The digital age implies the industry now has to «delight» customers to succeed, a Bain & Co report says. finews.asia looks at how it can compete with the likes of YouTube and Twitter.
We are still in January, but the 2023 banking catchword may already be upon us. The way forward is nothing less than the provision of full-fledged customer «delight». At least that seems to be one of the findings of a study by management consultancy Bain & Co that was released on Monday.
The report, which provided a wide-ranging view of digital banking in Hong Kong, said that the city’s adoption rate of tech-based banking tools has «soared» since the start of the pandemic, with the percentage of virtual account openings and credit card applications nearly doubling between 2019 and the first half of 2021.
For many clients, that means that digital is not a secondary conduit, but the main, primary one. Online and mobile banking are now the most-used channels, with the latter reaching 80 percent of customers across different age groups and asset levels. Also, clients interact with banks slightly more than once a week on a mobile basis while less than half of them have even entered a branch in the past year.
An interesting finding from the study, particularly for the wealth management and private banking industry, was that the more investable assets a client had the more they used digital channels, particularly in comparison with the mass retail segment.
Also, Bain cited Hang Seng’s head of wealth and personal banking Rannie Lee, who maintained that despite all this, customers still valued human contact when dealing with complex or emotionally fraught financial needs involving mortgage applications, wealth planning, and large international fund transfers.
«These so-called moments of truth can delight or disappoint customers and often define their overall relationship with or attitude toward a bank,» Bain indicated.
But Bain goes further than all that, saying that Hong Kong customers are attracted by rewards, with benefits and discounts being key drivers of the so-called relationship experience.
«Reward features have the highest likelihood to delight customers when offered, or to annoy customers if absent,» the report says.
A virtual pure play, ZA Bank, even combines rewards and gamification on its mobile app to drive user engagement, with its alternate chief executive Calvin Ng saying: «We can understand users’ behavior while they get to know more about our products. We value every moment to delight our users and deepen the relationship.»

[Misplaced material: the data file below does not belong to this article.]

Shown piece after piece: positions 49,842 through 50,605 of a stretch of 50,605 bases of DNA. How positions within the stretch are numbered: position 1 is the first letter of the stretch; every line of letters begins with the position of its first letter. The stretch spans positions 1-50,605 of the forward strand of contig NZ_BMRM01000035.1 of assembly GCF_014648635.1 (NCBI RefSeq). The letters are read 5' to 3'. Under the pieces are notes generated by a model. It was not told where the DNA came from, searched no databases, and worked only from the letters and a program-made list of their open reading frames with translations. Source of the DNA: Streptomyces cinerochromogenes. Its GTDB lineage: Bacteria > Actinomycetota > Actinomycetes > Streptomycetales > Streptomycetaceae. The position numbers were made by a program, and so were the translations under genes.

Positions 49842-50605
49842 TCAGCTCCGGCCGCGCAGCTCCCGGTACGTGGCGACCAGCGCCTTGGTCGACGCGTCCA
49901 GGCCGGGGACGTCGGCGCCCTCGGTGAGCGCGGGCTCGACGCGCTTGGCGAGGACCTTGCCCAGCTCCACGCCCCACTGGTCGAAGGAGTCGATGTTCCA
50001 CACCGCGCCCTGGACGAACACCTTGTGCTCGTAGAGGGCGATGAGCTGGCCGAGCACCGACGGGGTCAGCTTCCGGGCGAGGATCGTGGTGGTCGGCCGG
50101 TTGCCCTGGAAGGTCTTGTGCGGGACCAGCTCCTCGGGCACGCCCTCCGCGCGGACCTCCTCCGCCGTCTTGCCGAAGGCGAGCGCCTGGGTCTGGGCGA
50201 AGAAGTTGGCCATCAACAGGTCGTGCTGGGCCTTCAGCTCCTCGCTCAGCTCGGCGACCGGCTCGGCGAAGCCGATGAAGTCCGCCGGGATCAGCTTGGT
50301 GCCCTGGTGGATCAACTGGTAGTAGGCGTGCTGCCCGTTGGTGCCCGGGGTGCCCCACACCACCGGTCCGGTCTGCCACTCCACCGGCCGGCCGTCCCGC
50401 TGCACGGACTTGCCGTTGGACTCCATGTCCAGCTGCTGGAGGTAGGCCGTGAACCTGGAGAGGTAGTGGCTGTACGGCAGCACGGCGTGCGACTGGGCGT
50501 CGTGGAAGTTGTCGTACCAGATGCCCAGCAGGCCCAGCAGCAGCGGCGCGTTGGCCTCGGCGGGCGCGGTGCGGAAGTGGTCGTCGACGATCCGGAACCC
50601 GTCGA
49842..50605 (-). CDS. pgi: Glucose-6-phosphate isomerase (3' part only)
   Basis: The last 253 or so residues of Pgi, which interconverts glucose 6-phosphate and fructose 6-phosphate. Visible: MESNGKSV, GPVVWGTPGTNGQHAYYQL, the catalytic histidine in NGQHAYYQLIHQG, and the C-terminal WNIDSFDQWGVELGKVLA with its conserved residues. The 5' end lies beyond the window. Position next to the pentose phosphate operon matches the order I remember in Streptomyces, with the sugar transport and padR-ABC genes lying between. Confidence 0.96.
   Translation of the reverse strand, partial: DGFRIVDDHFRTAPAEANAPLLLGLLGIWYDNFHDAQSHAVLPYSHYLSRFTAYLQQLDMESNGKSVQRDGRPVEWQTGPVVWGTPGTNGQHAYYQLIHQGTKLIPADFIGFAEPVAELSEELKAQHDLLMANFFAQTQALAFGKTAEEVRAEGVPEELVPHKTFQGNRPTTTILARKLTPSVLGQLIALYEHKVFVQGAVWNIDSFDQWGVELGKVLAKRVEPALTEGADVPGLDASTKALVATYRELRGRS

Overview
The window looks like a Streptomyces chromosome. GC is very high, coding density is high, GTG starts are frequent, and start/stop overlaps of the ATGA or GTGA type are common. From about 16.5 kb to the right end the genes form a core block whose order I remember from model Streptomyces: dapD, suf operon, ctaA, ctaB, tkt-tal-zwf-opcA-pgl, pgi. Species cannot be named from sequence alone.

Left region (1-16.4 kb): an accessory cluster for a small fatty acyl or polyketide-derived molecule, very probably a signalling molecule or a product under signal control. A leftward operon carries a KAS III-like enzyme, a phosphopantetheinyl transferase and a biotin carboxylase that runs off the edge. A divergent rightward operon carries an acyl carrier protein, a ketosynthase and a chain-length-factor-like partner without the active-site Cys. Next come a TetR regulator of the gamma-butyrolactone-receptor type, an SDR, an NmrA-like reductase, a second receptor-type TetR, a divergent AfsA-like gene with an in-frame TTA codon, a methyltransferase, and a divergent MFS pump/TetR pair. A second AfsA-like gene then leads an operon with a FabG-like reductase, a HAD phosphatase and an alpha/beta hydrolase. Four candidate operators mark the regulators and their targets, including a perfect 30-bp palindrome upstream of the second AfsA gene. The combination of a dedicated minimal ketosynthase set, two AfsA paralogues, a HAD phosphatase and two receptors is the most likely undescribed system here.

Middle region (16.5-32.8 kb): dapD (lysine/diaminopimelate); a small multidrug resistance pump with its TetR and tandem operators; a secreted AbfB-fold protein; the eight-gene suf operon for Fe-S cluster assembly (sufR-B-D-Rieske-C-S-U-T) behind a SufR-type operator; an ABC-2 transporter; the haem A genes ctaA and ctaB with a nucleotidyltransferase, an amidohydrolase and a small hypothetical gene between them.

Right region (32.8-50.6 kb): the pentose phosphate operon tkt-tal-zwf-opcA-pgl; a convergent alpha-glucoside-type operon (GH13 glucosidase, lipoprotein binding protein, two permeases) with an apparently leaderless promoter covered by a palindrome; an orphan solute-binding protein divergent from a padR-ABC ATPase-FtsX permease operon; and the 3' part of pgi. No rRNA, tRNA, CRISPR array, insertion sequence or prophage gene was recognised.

That makes several mentions of delight in one sole management consultant report. Let’s stop, digress, take a moment to breathe, and look at the staid conventional definition of «delight».
According to the Cambridge dictionary, the noun and the verb mean something or someone that gives «great pleasure, satisfaction, or happiness».
Merriam-Webster says much the same, although as a US reference book it seems slightly less circumspect, saying, as a transitive verb, it serves to give «keen enjoyment». In short, not characteristics banking has been much known for in the past.
But eliciting feelings of delight potentially confronts finance with similar challenges to that faced by social and traditional media. The lure of clickbait.
That is particularly so given Bain says customers are increasingly prepared to click «buy» on digital wealth and insurance products.
Indeed, mobile phone apps were used to buy almost half (45 percent) of mutual funds and 40 percent of life insurance policies (by value).
Buy With Face ID
That is a slippery slope to be on. It seems unlikely that clients have fully read and digested a prospectus and investment track record of any specific mutual fund before they glare at their mobile screen in agreement.
The same goes for life insurance. How closely have they looked at future savings projections and the disability and unemployment clauses before swiping or letting their Face ID do the work to buy it?
The problem here is that banking is not social – or traditional – media for that matter.
Scroll and Forget
Once you read a mistake-ridden news story or an inferior comment, you just scroll and forget – at least most of the time.
That even goes for the now infamous, overused term we know as «fake news».
But with banks, it doesn’t work like that. You can get yourself unintentionally stuck with that mutual fund and life insurance policy for a very long time.
Read More: The Future of Banking May Lie in Clickbait